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Military Health System

Hearing and Balance Injuries

Military personnel are routinely exposed to high levels of noise in combat, training, and by exposure to potentially hazardous conditions on and off duty. One of the most common injuries for service members is noise-induced hearing loss from brief exposure to impulsive noise like weapons fire, and to the long-term effect of continuous noise from engines and other sources. Noise-exposed DOD civilians are also at risk for noise-induced hearing loss.

Whether on or off duty, it's important to follow healthy hearing practices. Here are a few rules of thumb to follow to protect and preserve your hearing:

  • Know the noise levels. Know how to detect dangerous noise levels and when, where, and how to use hearing protection devices to safeguard your ears. There are varieties of mobile applications and hand-held noise meters available that monitor noise levels.
  • Use products with limited noise output. Previously, household tools, such as power tools and lawn maintenance machinery had extremely high noise levels. Some newer products have a more limited noise output, but hearing protection may still be appropriate.
  • Reduce exposure. Limit the amount of time and exposure to high levels of noise, either by turning down the volume or walking away from a noisy environment. Remember, it's easy to keep a set of ear plugs with you at all times.
  • Wear hearing protection. Always use hearing protection devices in noisy recreational or occupational environments.
  • Turn down the volume. When using personal listening devices or watching television, turn down the volume to a safe noise level.
  • Give your ears a rest. If you're using a personal listening device, attending a concert, or in an environment that involves prolonged listening to moderate or loud sounds, your ears need a recovery period or "quiet time" to rest.

Remember, caring properly for your ears is the best way to have continued hearing health. If you are concerned about your hearing or feel you may have hearing loss, contact your local audiology or hearing conservation clinic for more information on how to receive services in your area.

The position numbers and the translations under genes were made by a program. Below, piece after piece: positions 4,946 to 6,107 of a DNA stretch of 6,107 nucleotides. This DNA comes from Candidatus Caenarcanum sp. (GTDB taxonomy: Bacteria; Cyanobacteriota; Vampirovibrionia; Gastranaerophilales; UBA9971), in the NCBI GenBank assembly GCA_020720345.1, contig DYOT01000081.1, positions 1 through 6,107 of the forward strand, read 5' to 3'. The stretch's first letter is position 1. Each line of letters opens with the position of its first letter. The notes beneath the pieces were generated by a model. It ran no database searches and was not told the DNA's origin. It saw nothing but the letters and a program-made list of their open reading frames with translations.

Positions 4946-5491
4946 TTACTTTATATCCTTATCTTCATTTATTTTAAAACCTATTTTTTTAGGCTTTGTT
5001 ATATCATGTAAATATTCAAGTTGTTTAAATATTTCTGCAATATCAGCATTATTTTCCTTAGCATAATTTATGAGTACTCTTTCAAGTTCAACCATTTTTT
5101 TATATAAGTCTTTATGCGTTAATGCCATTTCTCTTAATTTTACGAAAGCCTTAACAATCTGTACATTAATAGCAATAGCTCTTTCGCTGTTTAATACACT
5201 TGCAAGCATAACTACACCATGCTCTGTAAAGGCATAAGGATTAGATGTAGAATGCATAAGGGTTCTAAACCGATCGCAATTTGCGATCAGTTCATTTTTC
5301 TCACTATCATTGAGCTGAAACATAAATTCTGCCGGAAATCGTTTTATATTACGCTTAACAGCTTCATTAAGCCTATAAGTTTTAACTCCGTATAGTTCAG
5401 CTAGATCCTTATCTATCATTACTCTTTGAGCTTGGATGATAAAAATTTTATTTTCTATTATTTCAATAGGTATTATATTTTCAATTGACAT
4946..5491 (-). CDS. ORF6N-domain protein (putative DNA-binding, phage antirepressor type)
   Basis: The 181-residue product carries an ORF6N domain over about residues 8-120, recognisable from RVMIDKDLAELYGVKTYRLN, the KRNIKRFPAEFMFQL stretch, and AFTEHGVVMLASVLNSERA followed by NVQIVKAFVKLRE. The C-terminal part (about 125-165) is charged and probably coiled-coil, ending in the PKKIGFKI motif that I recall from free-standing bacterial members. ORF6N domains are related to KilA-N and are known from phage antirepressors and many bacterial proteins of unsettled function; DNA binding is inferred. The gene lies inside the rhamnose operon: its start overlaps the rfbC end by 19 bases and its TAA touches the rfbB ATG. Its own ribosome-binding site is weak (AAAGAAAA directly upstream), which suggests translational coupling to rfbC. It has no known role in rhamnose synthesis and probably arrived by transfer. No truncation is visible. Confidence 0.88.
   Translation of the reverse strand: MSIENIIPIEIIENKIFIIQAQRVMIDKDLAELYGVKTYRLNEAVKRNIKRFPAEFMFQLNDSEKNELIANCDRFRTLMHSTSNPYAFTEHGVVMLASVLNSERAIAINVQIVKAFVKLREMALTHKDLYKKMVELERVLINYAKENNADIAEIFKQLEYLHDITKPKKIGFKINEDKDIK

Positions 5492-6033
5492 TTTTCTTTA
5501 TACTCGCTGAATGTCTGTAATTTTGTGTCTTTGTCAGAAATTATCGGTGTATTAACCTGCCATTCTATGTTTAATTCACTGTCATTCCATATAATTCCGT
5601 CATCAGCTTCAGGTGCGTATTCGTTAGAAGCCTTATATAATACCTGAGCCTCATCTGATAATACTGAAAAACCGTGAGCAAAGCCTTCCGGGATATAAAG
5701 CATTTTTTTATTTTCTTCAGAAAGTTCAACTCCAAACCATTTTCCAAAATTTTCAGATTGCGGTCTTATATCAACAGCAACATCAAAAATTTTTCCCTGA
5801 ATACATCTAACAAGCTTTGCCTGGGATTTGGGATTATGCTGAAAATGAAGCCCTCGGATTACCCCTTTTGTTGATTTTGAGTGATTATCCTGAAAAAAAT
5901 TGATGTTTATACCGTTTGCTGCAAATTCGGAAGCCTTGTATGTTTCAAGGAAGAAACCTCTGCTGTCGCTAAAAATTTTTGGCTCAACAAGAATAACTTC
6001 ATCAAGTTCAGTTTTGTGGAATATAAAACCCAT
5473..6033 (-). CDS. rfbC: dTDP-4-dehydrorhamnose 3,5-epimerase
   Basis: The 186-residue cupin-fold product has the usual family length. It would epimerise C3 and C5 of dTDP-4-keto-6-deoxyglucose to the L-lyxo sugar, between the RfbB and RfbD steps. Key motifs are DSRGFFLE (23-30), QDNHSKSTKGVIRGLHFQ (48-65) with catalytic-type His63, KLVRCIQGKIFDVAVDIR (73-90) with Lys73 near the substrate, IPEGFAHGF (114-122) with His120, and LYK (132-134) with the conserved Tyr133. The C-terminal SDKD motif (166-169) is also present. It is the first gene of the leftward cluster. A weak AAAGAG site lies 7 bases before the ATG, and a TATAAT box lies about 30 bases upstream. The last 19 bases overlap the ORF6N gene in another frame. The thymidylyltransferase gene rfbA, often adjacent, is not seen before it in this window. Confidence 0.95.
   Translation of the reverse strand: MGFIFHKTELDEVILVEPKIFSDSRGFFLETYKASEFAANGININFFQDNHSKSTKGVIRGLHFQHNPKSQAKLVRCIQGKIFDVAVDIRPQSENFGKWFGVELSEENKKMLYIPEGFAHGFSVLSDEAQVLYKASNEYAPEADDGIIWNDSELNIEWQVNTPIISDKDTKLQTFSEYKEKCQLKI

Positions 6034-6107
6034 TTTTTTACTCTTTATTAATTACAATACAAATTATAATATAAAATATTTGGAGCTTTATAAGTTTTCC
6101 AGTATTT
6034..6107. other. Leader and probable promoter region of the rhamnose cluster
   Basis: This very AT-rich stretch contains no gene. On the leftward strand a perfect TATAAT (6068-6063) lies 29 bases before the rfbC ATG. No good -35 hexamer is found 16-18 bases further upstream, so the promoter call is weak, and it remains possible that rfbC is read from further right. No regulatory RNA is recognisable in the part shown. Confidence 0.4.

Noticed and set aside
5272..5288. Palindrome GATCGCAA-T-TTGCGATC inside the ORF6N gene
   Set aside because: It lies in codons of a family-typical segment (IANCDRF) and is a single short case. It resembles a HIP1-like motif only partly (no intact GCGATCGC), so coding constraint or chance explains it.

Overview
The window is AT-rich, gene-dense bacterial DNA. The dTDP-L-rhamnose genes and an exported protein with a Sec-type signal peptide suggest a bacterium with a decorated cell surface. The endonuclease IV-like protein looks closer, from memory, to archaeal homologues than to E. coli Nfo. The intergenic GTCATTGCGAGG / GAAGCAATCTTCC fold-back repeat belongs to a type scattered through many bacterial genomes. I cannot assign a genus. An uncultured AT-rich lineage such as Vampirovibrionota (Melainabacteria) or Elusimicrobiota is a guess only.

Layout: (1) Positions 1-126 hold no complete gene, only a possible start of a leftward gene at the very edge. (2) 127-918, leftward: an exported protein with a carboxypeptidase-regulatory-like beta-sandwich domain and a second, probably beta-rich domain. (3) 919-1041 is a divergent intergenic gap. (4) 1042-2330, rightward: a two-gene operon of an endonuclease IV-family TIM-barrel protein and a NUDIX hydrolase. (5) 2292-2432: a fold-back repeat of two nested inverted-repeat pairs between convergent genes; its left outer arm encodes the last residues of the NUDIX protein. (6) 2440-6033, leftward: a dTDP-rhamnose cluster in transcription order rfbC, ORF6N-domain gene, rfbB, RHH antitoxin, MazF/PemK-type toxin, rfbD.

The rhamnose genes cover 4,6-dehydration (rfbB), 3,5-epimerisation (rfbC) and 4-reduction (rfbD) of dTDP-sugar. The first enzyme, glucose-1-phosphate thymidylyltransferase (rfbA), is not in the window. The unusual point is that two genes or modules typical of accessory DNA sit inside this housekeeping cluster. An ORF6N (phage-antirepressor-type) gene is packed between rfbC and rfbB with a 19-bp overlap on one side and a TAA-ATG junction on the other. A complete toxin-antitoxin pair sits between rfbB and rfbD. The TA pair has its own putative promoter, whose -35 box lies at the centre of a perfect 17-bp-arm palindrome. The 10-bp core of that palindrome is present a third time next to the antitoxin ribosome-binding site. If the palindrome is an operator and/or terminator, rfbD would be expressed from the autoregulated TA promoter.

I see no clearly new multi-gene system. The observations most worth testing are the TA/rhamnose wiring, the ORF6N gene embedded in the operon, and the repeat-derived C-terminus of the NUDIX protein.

To reduce noise-induced hearing loss, the Hearing Center of Excellence (HCE) collaborates with hearing conservation programs administered by each service component, and through its Comprehensive Hearing Health Program (CHHP). The HCE is launching CHHP across DOD and VA hearing health clinics, which includes hearing loss prevention education during patient counseling and through global outreach.

The HCE was established by DOD in response to the National Defense Authorization Act for Fiscal Year 2009 (P.L. 110-417, Sec 721) to address the prevention, diagnosis, mitigation, treatment, and rehabilitation of hearing loss and auditory injury, including auditory-vestibular (balance) dysfunction often related to traumatic brain injury.

Key focus areas include:

  • Developing a data registry to track hearing loss and auditory injuries across the Armed Forces, and sharing the registry data with the Department of Veterans Affairs (VA);
  • Preventing hearing loss among service members and veterans, and monitoring the effectiveness of prevention and treatment measures across the VA and DOD;
  • Encouraging and facilitating hearing health research;
  • Developing best practices and clinical education; and
  • Ensuring the coordination and delivery of VA rehabilitation benefits and services to former service members

HCE works to support the continuum of auditory-vestibular system care, from prevention through rehabilitation in service members and their families and veterans.

Get more information about HCE

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Last Updated: October 31, 2022
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